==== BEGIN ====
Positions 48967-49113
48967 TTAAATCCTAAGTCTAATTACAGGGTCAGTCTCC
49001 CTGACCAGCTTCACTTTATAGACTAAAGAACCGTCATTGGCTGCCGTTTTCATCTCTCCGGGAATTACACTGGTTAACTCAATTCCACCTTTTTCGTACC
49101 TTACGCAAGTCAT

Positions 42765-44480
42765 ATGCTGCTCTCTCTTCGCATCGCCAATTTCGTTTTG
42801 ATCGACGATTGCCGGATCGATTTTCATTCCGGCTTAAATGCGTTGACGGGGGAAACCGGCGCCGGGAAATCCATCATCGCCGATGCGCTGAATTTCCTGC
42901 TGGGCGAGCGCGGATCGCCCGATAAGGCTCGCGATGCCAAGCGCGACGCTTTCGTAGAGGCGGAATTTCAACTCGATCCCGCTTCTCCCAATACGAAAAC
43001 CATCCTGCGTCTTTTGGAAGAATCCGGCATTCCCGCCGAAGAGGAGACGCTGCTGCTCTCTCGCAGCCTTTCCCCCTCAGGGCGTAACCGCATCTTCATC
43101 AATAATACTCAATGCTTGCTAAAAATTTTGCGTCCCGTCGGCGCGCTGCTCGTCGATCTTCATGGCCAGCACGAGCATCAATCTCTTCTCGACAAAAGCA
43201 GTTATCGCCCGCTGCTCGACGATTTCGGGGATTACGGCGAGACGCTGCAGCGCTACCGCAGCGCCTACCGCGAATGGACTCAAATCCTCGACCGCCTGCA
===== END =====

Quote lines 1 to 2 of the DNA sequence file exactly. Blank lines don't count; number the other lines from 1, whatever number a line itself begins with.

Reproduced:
Positions 48967-49113
48967 TTAAATCCTAAGTCTAATTACAGGGTCAGTCTCC